tomato time

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Tomato season in New England runs a little later than other parts of the country. Ours are just beginning to come in–at least, the cherry tomatoes are starting to ripen–but most wait for August. The good news is we keep harvesting tomatoes well into the fall.

I would love to tell you we are going to have a bumper crop this year, but our tomatoes are having a hard time. They are still growing and there is fruit on the vine, but not in the quantities we had hoped, so the picture is from last year. Still, it’s a good time to talk about tomatoes.

A fair number of our cherry tomatoes get eaten as we pick them. They are like little pieces of candy on a hot summer afternoon, and then a good number of them get eaten fresh on, well, pretty much anything I can think to put them on. And still there are more. I have found two ways to cook them that make them last and taste even better; both of them take a little time, but not a lot of attention.

tomato confit

The traditional meaning of confit has to do with slow-roasting meat in its own fat (like duck confit), but the idea has expanded to include vegetables as well. As one article I read put it, confit is to deep frying what smoking is to grilling: low and slow versus fast and furious.

Here’s what you need:

enough cherry tomatoes to cover the bottom of a 9×13 baking dish
enough olive oil to come up about half way on the tomatoes
unpeeled cloves of garlic
fresh herbs (rosemary, thyme, basil)
salt and pepper

You can also add:

sliced jalapeños
peeled shallots cut in half longwise

Preheat the oven to 275°.

Cover the bottom of the dish with whole cherry tomatoes, then add the garlic, jalapeños, and shallots. Sprinkle with salt and pepper and lay the fresh herbs over the top. You don’t need to take anything off of their stems. Drizzle the olive oil over everything until it comes up a little over halfway on the tomatoes.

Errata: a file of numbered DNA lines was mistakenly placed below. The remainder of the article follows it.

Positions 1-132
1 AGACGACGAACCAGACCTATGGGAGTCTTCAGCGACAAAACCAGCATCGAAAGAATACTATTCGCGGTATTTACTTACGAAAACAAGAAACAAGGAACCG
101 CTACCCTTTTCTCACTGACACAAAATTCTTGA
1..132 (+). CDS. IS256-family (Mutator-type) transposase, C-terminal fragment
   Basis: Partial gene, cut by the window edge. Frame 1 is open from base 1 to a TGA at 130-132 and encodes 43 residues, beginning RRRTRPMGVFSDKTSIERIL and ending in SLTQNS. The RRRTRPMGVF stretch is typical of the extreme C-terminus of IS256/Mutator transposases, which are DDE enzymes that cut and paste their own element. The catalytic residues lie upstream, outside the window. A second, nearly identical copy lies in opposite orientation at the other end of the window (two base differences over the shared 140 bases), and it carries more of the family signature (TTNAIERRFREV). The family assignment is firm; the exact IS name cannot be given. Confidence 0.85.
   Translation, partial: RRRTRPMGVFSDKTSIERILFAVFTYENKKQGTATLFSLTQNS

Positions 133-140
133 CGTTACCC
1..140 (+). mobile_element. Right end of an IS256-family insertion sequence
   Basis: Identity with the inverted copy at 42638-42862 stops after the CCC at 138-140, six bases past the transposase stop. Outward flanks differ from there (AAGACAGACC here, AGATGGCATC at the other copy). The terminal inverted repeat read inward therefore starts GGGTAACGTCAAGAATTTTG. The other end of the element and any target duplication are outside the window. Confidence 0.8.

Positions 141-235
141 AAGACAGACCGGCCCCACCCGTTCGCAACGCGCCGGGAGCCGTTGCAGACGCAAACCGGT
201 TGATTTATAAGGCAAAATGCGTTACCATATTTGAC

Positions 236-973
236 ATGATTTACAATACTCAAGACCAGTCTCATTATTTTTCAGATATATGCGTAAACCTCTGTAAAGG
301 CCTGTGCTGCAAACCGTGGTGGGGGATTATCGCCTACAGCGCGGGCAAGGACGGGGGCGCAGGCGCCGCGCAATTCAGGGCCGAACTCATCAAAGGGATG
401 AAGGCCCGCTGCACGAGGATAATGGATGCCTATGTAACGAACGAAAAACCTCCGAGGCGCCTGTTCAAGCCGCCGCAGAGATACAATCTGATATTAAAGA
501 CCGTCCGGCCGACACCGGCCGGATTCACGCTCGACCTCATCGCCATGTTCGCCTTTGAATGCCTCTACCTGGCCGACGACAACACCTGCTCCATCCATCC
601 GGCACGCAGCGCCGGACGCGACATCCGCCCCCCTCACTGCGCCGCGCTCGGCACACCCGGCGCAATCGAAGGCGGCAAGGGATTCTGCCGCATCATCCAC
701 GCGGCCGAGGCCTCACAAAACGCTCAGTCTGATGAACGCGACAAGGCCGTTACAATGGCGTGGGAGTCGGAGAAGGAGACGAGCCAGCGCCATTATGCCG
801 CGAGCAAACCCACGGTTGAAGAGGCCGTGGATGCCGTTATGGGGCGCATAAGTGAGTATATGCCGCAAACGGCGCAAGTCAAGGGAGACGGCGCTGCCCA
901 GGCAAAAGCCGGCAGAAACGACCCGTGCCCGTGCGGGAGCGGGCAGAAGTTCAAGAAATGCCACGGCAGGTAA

Roast for about 2 hours, until the tomatoes look wrinkled but are not bursting. Set the pan aside and let it cool. Squeeze the garlic out of its peel and put it back in the confit.

Put in top of everything from pasta to steaks to chicken to you name it.

I store mine in pint-sized mason jars and keep them in the fridge. Use the oil from the pan to cover them when you put them in jars.

Here’s the second variation.

oven-roasted tomatoes

The two biggest differences between this recipe and the one above are the temperature and the amount of oil you use. Oh–and you cut the tomatoes this time. My recipe is adapted from this one (and if you don’t know Smitten Kitchen, you need to.)

The ingredient list is similar to the recipe above.

enough cherry tomatoes to cover a baking sheet when halved
olive oil
fresh herbs (rosemary, thyme, basil)
salt and peper

Preheat the oven to 225°.

Line a baking sheet with parchment. Cut the tomatoes in half longwise (slice where then stem was) and arrange them on the baking sheet so they are close together. Get as many in there as you can. Drizzle with olive oil (you don’t want to drown these) and sprinkle with salt and pepper. If you want a little kick to them, add some crushed red pepper. Lay the herbs across the top. One again, you don’t need to pull them off of their stems.

Roast them in the oven for at least three hours. I use the cook timer on my stove, set if for three hours, and then forget about it so that they cool in the oven. They will resemble sun-dried tomatoes, but will have a little juice still left in them.

They make a great pizza topping, are wonderful on salads, and taste pretty damn good all on their own. You can also put these in pint-sized mason jars, or other airtight containers. If you do, cover the top with oil. You don’t want to drown them, but a little bit of oil will help them last. Refrigerate them once they cool, if you haven’t eaten them all.

Happy tomato days.

Peace,
Milton

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